“Why?”, in the context of Life, is a wasted question!

Life knows no fair play or foul play. Life is simply in an eternal state of play!
As I write this The Hindu’s website is breaking news that there has allegedly been a rape on the Pune campus of IT major Infosys (Infy). My first reaction, that I even tweeted (@AVISViswanathan), was “Gosh! There must be a way to end all this!” Earlier this morning in The Hindu’s Open Page, Rya Sanovar asks a very pertinent, albeit disturbing, question: “Why do I get and they don’t? Is this world we live in so unfair that it can’t provide its people the basic amenities of Life?”
The word ‘amenities’ can be replaced with ‘security’, or with ‘dignity’, and Sanovar’s question will still ring true. Yet there’s no point asking that question. Life never promised anything, least of all fairness, to anyone. Fairness and unfairness are social labels. They expectations that are born from within us humans. Life is simply at play. Life keeps on happening: one event after another. And each event, each happening in Life, is an experience for sure, and, if you care to pause and reflect, it can be a learning too. To crave for fair play from Life is to invite misery. Period.
In the film Zindagi Na Milegi Dobara (Zoya Akhtar, 2011), Farhan Akhtar recites his father Javed Akhtar’s poetry. One of the poems is this one:
Dil Aakhir Tu Kyun Rota Hai?
Jab jab dard ka baadal chhaya

Jab gham ka saya lehraaya

Jab aansoo palkon tak aaya

Jab yeh tanha dil ghabraaya

Hum ne dil ko yeh samjhaya

Dil aakhir tu kyun rota hai?

Duniya mein yun hi hota hai

Yeh jo gehre sannate hain

Waqt ne sabko hi baante hain
Thoda gham hai sabka qissa
Thodi dhoop hai sabka hissa

Aankh teri bekaar hi nam hai

Har pal ek naya mausam hai

Kyun tu aise pal khota hai

Dil aakhir tu kyun rota hai

Listen to/watch the original poem here

The poem so beautifully captures the essence of what I am trying to say here – that Life distributes sunshine and sorrow equally. Yet, it appears unequal to us because we compare. When you compare your home with Mukesh and Nita Ambani’s Antilia, you may feel, in real estate terms, poorer, less endowed. But when you see what you have compared to the person who seeks your attention – and alms – at a traffic signal, and who sleeps on the pavement, you feel so much more blessed. The truth is all our lives are perfect – yours, mine, Mukesh’s and Nita’s, and the pavement dweller’s. Each of us has what we need and gets what is due to us. Comparisons, therefore, serve no purpose. They simply ruin your inner peace. Besides, there’s no point in asking why is Life unfair or why is there inequality, why is there hunger, why is there rape and so on. “Why?”, in the context of Life, is a wasted question! Instead ask yourself how you can contribute to make this world better – how you can bridge the inequality gap, how you can feed someone today, how you can touch a Life and make a difference?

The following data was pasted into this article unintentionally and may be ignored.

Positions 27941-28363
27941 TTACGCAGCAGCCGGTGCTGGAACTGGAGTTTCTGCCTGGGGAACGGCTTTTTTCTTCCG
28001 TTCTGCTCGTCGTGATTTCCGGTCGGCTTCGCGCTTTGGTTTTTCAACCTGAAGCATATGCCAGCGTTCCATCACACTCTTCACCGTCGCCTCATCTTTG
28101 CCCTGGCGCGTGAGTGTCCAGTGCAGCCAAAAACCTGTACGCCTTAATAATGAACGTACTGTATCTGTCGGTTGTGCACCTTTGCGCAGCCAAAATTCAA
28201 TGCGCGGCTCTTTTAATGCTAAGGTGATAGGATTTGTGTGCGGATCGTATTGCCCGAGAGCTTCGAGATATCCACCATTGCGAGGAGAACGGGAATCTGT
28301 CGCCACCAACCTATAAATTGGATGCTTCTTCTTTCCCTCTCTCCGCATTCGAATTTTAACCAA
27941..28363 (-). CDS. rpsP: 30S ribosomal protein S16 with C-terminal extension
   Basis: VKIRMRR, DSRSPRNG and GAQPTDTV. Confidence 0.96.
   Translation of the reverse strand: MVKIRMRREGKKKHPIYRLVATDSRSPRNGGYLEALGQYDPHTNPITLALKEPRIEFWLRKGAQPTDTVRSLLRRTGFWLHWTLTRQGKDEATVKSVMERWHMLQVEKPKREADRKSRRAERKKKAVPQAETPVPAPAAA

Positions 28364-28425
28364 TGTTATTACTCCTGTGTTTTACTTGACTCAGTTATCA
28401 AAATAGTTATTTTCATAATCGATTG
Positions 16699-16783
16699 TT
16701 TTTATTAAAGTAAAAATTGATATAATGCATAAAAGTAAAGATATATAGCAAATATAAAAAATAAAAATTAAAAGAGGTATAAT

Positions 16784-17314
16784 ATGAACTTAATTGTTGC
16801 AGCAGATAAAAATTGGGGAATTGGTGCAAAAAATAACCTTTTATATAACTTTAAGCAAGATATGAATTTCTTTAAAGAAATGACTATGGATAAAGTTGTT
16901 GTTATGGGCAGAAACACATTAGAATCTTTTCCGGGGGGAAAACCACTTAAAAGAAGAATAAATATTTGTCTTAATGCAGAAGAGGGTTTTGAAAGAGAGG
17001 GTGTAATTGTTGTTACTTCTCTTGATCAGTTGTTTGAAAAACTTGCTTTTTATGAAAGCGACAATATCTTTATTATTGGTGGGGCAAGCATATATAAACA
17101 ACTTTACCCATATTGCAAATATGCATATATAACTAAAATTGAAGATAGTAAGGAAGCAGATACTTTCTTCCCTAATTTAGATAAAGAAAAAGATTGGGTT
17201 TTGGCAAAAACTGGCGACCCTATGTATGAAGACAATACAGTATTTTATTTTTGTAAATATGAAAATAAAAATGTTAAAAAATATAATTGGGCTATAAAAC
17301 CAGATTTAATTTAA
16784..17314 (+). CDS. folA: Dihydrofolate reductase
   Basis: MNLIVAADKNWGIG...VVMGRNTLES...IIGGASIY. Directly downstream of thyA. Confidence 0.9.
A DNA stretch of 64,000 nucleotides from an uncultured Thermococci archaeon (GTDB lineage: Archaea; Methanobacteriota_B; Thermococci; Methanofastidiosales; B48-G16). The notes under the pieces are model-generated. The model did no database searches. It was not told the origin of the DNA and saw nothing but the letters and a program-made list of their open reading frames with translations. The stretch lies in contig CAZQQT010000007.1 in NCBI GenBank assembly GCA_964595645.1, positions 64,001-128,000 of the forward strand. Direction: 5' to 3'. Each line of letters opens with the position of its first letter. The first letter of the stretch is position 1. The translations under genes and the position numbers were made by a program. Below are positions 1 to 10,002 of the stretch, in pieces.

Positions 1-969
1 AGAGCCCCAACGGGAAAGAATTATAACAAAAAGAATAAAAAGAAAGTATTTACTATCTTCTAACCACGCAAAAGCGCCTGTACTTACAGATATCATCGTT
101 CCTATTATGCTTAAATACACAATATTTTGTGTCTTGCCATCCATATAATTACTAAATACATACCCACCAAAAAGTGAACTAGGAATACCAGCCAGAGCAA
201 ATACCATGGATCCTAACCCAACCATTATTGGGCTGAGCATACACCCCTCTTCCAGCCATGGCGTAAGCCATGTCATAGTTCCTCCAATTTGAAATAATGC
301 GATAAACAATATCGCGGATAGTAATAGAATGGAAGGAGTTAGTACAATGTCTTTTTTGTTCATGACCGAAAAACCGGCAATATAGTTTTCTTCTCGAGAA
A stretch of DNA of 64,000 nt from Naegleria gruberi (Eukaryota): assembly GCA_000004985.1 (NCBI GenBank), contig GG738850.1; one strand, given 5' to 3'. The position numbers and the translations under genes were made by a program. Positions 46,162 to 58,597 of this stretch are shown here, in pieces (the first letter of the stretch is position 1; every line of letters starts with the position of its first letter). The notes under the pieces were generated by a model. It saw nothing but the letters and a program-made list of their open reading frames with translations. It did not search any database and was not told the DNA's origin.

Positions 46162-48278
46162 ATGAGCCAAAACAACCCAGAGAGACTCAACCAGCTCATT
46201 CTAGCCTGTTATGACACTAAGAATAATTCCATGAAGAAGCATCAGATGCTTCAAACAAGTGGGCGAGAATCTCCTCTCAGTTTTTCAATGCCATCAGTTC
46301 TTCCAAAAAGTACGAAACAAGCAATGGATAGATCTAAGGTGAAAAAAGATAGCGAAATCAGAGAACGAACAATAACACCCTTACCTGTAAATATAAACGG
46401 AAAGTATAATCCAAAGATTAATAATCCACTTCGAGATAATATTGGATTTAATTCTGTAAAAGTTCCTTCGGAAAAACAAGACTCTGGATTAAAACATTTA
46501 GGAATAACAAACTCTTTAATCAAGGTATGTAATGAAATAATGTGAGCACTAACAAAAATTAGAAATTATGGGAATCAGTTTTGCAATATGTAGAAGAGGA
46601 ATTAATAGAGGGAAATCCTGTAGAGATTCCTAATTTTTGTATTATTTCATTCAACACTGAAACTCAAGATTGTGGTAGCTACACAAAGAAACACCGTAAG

Life may not have promised fair play. But Life’s always open to you playing along. Will you?

Comparisons get no one anywhere

Learn not to compare people or yourself with others. Know that everyone’s Life design, including yours, is unique.
The other day we were at dinner at a friend’s place. The conversation veered around the new Indian Super League that features football clubs from across the country competing in a never-before format. Someone wanted to know who owned the club from Chennai – Chennaiyin FC. When she was told that it was co-owned by the Bollywood star Abhishek Bachchan (AB Jr) she remarked sarcastically, “Now that he’s not doing well in films, he has taken to sports, is it?”
She then went on to berate AB Jr: “He’s not a patch on his legendary father. His father is such an iconic star. This guy pales in comparison.”

I am not going to defend AB Jr, though I must confess that I like him. People do have mixed views about him and his work – just as they do of any film actor. I believe, for instance, in Mani Ratnam’s Yuva (2004) and Guru (2007), AB Jr was exceptional. And he has been consistently good in several other films – although many of them have not been very successful at the Box Office. I haven’t met him personally but I know several people who have worked with him – and all of them uniformly attest that he is an exceptionally warm, friendly person, a livewire on the sets and a thorough professional. Indeed, AB Sr, the venerable Amitabh Bachchan, is a Super Star. And he is light years ahead in the business – not just ahead of his son, but of almost everyone else! So I wonder why we must compare father and son – and, therefore, constantly judge AB Jr with a clear, unavoidable bias toward his father?
All of us have this urge to compare ourselves with others and others with still others. Comparisons lead us to one of two outcomes – a superiority complex or an inferiority complex. Both outcomes are manifestations of the ego. The truth is that you compare yourself with others because you are egoistic. So, if you stop comparing, you will have effectively dropped the ego.